Review

by Nick Creamer,

My Monster Secret - Volume 5

Synopsis:
My Monster Secret GN 5
Just when Asahi Kuromine thinks his life couldn't get any weirder, a new girl arrives - from the future! Claiming to be Asahi's own granddaughter, she's apparently come to the past to prevent an apocalyptic future defined by nympho mania. But before Asahi can even parse that fairly bewildering backstory, his school's athletic festival arrives. With the principal Akane promising an actual wish to whoever wins, and the ranks of competitors including vampires, aliens, time travelers, and even members of the faculty, it's shaping up to be a far more hectic series of trials than anyone would have anticipated. Love may have to take a backseat to self-preservation in My Monster Secret's fifth volume.
Review:

The last two volumes of My Monster Secret have seen the manga drifting through a variety of chapter-length adventures, before settling into the more long-form and ultimately satisfying trip to Shiragami's parents' house. In light of the events of volume five, it seems that even creator Eiji Masuda realized the relative strength of dedicated arcs over one-off diversions, as this volume is largely divided into two multi-chapter stories. Of course, that's after we get introduced to the newest addition to the cast - Asahi Kuromine's granddaughter from the future, Rin Kiryuin.

Rin doesn't actually get to do all that much in this volume, but her presence is still a welcome addition. To a cast already full of upbeat character archetypes, she adds a sort of deadpan little sister type, blessed with the wonderful quality of not being romantically interested in Asahi himself. That lack of romantic interest is starting to become one of My Monster Secret's greatest features; though Shiragawa, Aizawa, and Akemi all have some romantic interest in Asahi, the majority of the cast are simply ridiculous goofballs with more self-focused goals.

Those goals all get a chance to shine in this volume's first major arc, the school athletic festival. The stage is set by principal Akane setting the prize as an actual wish granted, which prompts furious competition among the cast's most ruthless members. Making use of close to a dozen key players, the festival is a madcap display of constant incidental comedy. Not every joke here landed for me, but the arc demonstrates such consistent energy and regular gags that it's hard not to get caught up in the fun. Watching Shiragawa's twenty-foot-tall father “disguise” himself with a luchador mask, or take videos of his daughter's exploits while in the form of a giant bat, is pretty close to the essence of what makes this manga fun.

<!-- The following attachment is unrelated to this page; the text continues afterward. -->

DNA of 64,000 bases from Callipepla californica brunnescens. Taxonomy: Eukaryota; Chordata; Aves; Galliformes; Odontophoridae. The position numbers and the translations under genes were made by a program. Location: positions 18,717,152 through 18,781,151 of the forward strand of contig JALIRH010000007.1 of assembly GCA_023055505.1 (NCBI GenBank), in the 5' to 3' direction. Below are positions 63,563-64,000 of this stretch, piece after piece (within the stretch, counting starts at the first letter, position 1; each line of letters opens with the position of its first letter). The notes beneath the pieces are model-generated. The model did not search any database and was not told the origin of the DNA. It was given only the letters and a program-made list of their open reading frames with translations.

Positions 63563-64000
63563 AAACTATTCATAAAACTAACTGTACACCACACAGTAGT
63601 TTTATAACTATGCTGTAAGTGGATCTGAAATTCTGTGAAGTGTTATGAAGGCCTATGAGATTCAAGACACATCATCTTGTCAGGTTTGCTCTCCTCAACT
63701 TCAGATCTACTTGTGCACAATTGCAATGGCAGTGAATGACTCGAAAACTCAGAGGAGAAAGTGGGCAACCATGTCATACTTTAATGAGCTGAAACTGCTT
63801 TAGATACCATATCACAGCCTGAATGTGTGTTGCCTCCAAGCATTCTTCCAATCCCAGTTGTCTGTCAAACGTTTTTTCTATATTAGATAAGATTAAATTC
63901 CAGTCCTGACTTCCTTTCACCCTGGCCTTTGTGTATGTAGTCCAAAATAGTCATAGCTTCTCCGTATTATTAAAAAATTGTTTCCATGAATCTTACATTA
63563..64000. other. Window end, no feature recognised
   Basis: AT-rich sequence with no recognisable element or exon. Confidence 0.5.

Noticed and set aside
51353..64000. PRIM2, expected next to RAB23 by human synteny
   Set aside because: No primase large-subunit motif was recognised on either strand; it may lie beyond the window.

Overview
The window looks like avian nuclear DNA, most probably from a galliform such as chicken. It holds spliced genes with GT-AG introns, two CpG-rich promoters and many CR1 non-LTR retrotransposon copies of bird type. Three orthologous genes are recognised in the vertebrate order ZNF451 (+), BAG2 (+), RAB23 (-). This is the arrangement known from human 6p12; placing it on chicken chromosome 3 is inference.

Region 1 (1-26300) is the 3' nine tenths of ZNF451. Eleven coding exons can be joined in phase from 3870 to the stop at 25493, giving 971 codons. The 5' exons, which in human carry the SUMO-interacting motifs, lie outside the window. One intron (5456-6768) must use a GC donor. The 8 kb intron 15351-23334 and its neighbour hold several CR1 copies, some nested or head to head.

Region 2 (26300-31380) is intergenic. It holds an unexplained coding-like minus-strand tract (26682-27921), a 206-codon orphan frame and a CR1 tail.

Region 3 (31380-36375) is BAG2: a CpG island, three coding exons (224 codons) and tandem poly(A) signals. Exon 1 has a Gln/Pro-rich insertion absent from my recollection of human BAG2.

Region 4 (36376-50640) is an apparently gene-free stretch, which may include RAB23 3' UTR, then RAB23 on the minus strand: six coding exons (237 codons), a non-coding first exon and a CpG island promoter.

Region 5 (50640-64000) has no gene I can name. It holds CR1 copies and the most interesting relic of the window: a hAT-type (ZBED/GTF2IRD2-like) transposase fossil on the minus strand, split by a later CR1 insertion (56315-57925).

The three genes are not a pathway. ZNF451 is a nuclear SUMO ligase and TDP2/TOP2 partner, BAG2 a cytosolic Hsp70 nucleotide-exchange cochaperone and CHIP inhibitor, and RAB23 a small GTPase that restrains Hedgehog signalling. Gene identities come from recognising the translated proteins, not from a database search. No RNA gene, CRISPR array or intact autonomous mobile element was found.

The volume's second arc is even more rewarding, if only because it lets Mikan Akemi come into her own as a character. Akemi has up until now split the difference between “simplistic antagonist” and “third string romantic rival,” but an arc that sees her and Asahi diving fifty years into the future ends up adding some welcome texture to her relationship with our hero.

This arc also makes strong use of the fact that Akemi is one of the few main cast members who isn't allowed to know about all the various cast secrets. Confronted with spectacles like Rin's tiny dragon or Aizawa's alien form, Akemi can only assume that she herself is losing her mind. Forcing Akemi to act as the “straight man” also goes a long way towards humanizing her overall character. It'll be interesting to see if she moves towards becoming a confidant for Asahi in the same way Shiho fills that role for Shiragawa.

Overall, this volume represents a welcome embracing of narrative continuity in service of both comedy and character. By following the characters through multi-chapter arcs and watching them evolve throughout, they come across as both more fully realized people and more flexible comedic ingredients. Even the art feels more confident here; the manga does a good job of emphasizing Shiragawa's father's comic scale, and the introduction of Rin's dragon gives Masuda plenty of opportunities to show off visually. After a series of volumes spent gathering characters and rambling through small adventures, My Monster Secret seems to be arriving at a new level of storytelling confidence.

Grade:
Production Info:
Overall : B+
Story : B+
Art : B+

+ More dedicated arcs help the story build character and deliver gags better
Jokes still emphasize quantity over quality, art's handle on perspective is still shaky

Story & Art: Eiji Masuda

Full encyclopedia details about
Jitsu wa Watashi wa (manga)

discuss this in the forum (2 posts) |
bookmark/share with:
Add this manga to

Review homepage / archives